Today's World Cup post is by Jeffrey Lesser. Lesser, Samuel Candler Dobbs Professor of History at Emory University, is the author of Negotiating National Identity, and A Discontented Diaspora and editor of Searching for Home Abroad.
The Brazilian nature of multiculturalism is particularly apparent during World Cup years. This international soccer championship has more viewers than any other single sporting event and in 2006, sixty million people watched Brazil defeat Croatia in the opening week of the championship. More than ten times that number watched the final game in 2010. In Brazil numerous channels broadcast the national team games simultaneously. Yet another phenomenon also takes place in Brazil, a country which has received immigrants from Asia, the Middle East, the Americas and Africa from the late nineteenth until today.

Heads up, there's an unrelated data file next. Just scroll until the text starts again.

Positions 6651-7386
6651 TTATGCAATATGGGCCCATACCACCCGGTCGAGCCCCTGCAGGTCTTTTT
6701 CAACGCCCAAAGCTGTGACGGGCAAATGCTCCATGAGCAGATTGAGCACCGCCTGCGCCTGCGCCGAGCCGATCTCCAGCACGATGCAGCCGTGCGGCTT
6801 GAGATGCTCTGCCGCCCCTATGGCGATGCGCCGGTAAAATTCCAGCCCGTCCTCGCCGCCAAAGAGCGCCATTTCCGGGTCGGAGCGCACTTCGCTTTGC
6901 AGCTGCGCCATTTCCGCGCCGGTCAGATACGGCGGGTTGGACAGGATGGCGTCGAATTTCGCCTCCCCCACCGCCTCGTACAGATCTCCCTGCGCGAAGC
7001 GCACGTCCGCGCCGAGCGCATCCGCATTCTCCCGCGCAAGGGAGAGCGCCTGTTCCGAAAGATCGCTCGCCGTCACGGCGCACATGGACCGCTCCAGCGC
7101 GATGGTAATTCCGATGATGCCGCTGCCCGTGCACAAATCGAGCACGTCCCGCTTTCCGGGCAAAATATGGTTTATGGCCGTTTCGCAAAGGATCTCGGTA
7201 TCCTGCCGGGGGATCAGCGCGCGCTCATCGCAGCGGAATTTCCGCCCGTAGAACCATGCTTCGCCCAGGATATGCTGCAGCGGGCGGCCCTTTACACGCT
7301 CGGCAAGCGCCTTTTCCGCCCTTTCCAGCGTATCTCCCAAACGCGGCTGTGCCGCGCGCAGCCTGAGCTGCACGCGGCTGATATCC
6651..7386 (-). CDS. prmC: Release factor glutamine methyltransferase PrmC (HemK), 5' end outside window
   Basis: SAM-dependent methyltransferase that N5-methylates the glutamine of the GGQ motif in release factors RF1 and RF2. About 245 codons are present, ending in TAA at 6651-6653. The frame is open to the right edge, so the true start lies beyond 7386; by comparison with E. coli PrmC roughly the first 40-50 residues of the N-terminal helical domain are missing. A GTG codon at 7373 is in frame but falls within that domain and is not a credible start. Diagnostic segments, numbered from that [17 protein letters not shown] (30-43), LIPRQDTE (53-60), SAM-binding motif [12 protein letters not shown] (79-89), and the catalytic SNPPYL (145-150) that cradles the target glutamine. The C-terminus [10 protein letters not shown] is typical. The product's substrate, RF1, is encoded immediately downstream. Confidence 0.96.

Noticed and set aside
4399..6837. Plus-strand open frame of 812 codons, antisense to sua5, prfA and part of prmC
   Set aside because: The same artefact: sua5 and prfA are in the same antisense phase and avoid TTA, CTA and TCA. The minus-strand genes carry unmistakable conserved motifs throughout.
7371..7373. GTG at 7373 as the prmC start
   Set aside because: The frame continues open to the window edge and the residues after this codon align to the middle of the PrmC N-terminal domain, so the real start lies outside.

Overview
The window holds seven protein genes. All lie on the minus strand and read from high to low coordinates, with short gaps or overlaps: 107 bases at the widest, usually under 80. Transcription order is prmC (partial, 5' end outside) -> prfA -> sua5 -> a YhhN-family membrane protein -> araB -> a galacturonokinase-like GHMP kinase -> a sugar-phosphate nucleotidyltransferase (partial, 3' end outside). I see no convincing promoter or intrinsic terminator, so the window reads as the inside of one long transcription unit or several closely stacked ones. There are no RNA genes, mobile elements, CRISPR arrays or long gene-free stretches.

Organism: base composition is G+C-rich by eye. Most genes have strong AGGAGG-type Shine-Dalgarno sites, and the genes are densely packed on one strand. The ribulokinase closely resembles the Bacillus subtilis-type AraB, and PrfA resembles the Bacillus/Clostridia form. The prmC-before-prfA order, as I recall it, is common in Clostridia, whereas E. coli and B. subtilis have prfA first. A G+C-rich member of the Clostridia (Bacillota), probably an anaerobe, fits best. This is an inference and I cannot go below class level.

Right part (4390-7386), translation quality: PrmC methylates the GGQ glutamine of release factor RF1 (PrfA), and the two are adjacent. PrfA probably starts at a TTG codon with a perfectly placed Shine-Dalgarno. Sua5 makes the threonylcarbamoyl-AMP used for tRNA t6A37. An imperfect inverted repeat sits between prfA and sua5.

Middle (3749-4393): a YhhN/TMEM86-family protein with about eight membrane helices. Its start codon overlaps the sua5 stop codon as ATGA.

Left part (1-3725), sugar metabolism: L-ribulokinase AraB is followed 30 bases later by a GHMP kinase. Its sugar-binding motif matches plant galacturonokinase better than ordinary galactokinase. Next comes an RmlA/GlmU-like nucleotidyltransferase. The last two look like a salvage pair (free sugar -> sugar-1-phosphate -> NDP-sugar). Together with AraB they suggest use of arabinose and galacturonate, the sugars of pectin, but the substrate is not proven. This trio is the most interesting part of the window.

Some Brazilian fans root for the teams of their ancestors while others take a nationalist position. Ethnic restaurants are often filled with cheering fans, many who root against the team of the country whose food they are ostensibly eating. In São Paulo and Rio Grande do Sul you might go to a cantina (a Brazilian version of a trattoria) to root against Italy. When the World Cup was held in Japan in 2002, some Japanese-Brazilians began wearing a t-shirt with an image of the rising sun and the phrase “I will never visit you.” A significant number of fans of the Rio de Janeiro futebol team Flamengo, however, took a different position. Their allegiance was to the team’s greatest player, Zico, who in 2002 was coach of the Japanese national team. As Japanese-Brazilians roared for Brazil, Flamengo’s die-hards screamed for Japan led by their beloved player.